Exhibit A: Backpacks
When you were in high school, you always wanted to be that cool girl who carried a shoulder bag and therefore probably inflicted lifelong damage on her back... so why do backpacks now seem so darn cute? I know a person could theoretically still use a backpack... I still need to carry a lot of stuff around for auditions, but every time I see someone walk into an audition with a backpack I tend to think "ew, un-classy."  My awkward combination of a large purse and a tote bag?  Clearly so much classier.  Does anyone else think this?  Probably not.  Am I a judgmental freak?  Probably yes.  More practically speaking a full backpack is a pain on the subway (and you know, the large purse that I tend to bang into every second person isn't).




Exhibit B: SHOES.  Everyone loves shoes.  And I mean, these would all be totally appropriate for dashing to and from class in (especially across the snowy Ithacan hillsides) amirite?  (Can I even walk in half these shoes? Probs not.  But given the opportunity, I will try.)


 {Marais / Madwell}


Exhibit 3: Sweaters.  Because if it's not summer, that means it's fall, right?  So it's cold?  So we need sweaters? 



{j.crew... really, just all the horribly overpriced j.crew sweaters plz.... especially cashmere. k thnx.}


K I could go on but I'm done.  Really.  Maybe I'll do another fashion post at some point.  But seriously that was way too much work, and after reading it through was a lot shorter than I expected it to be after all that effort.  At least there are a lot of pictures?

Oh clothes.  Le sigh.  I guess I need to get a job...

Monday, August 8, 2011

Top 10 reasons I should still be a college student

(and by top 10 I mean the first 10 I thought of)
  1. I still consider a microwave burrito (Amy's of course) mutilated and consumed with improper utensils (a knife and spoon and bowl?  Sure, why not?) a balanced meal.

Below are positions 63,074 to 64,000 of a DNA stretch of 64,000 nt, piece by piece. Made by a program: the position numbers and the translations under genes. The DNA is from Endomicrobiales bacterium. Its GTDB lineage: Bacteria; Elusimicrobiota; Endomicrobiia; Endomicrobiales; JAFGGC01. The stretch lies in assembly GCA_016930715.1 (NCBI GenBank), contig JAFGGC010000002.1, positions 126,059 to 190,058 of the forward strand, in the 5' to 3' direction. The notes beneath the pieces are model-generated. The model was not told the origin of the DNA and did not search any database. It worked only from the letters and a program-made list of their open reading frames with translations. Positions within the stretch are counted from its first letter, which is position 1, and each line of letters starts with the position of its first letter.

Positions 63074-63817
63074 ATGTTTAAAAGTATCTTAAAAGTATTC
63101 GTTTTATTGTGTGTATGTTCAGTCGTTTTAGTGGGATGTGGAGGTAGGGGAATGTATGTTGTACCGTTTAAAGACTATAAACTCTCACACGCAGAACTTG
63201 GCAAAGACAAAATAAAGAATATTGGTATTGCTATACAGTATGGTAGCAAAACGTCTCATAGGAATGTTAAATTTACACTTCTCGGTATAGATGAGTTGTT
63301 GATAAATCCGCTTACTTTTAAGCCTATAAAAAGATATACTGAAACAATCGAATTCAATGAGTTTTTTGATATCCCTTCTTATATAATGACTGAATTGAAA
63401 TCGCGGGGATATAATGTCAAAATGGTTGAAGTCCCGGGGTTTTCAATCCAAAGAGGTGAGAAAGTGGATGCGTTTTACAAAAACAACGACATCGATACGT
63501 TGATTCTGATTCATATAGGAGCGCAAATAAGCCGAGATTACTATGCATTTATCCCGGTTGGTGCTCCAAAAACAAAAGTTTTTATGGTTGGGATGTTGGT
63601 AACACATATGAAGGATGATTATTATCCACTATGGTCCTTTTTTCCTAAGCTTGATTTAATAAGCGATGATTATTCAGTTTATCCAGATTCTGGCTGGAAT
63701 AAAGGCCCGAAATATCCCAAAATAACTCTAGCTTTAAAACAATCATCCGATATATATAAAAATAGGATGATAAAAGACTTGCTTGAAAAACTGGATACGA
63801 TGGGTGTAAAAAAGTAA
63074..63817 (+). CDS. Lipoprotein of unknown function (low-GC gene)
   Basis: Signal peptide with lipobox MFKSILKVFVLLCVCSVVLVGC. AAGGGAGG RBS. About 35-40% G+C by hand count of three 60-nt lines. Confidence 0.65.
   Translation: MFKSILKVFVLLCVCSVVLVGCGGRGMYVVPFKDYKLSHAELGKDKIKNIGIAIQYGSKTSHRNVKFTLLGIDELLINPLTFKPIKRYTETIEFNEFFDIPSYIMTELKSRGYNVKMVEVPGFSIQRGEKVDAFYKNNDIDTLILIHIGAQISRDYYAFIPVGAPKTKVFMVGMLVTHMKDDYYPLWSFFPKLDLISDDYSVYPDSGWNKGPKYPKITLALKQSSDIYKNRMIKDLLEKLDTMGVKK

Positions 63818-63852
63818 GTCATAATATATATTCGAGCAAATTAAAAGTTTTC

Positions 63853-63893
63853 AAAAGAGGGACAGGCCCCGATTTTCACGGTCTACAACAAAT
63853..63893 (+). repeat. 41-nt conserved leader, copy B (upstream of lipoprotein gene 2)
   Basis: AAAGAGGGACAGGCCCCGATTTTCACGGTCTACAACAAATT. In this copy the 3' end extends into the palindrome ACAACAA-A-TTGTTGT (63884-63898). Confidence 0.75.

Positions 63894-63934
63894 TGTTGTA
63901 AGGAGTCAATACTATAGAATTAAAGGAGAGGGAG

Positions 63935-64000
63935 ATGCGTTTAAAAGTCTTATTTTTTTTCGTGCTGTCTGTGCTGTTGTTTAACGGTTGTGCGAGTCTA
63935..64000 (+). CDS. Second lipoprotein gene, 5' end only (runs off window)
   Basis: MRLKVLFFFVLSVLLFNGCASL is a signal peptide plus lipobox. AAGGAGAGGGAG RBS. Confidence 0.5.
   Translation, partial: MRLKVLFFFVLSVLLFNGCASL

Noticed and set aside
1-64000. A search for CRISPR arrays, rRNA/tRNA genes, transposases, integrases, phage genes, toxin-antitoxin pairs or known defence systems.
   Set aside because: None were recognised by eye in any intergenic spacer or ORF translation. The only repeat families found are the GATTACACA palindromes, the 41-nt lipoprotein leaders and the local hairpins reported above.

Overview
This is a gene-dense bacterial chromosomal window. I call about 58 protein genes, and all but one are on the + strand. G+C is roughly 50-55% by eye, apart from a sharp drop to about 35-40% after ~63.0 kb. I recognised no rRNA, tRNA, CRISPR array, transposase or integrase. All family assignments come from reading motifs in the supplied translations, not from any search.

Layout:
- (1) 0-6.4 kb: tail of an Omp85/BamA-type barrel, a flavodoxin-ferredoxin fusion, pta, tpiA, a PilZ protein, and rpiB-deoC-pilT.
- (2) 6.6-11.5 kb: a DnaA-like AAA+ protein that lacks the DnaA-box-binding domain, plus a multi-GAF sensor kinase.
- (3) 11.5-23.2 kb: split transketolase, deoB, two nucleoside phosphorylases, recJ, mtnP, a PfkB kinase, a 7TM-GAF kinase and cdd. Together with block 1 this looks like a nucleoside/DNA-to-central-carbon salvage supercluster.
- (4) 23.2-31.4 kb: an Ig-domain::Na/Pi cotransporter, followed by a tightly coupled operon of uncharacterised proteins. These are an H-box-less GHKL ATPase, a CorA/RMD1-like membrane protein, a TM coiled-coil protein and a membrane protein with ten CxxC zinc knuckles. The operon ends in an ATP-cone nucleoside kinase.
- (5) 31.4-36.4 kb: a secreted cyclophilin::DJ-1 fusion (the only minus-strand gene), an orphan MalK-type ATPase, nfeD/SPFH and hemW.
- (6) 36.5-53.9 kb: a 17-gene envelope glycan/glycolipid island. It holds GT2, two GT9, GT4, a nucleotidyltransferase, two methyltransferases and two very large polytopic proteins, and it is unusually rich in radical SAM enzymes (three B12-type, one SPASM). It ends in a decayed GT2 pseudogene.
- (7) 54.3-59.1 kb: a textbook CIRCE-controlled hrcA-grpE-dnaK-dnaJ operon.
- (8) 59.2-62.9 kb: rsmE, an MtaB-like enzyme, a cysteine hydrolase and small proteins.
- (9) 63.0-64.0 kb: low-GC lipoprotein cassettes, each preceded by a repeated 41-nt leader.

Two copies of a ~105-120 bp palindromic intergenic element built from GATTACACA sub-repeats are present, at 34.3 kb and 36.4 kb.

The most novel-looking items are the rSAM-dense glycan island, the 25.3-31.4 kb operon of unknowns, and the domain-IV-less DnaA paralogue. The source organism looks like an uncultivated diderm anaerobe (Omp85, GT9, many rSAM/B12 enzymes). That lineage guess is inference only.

2. No matter how hard I try, bedtime is still around 1:30/2am and wake-up time 10/10:30am unless I am forced to wake up earlier for something "important." (see: "class?")
  3. I watch 95% of my TV on my computer, often with a second window open for multitasking.
  4. Drunk pizza.
  5. My proclivity for setting off fire alarms.
  6. I still look like my freshman year ID picture... I mean, last year I got carded buying a lighter.
  7. I am adept at living in considerable mess (see: suitcases, boxes, laundry bags, etc all over my room.. and rooms that are not supposed to be my rooms)
  8. I spend far too much time on facebook, and twitter, which I didn't start using regularly until I graduated.  (That's a bad word.)
  9. I somehow manage to procrastinate even when there is nothing to be procrastinated.
  10. I still have to go downstairs to do laundry.  And while I don't need quarters (we have a card, though sadly no laundryview) I never have enough quarters when I do need them (see: reasons why I probably got a toll violation this weekend...) 
There are probably better reasons than this.  And I'm sure there are more.  I really only started this list after scrutinizing myself eating lunch today (see #1) but decided it should probably be a list of 10.  10 felt like a good number.

The recent passive aggressive inner thoughts and semi-unreasonable pleas of an NYC commuter

  1. STAND on the left of the escalator, WALK on the right.  Please.
  2. If at first you don't succeed, swipe at a different speed.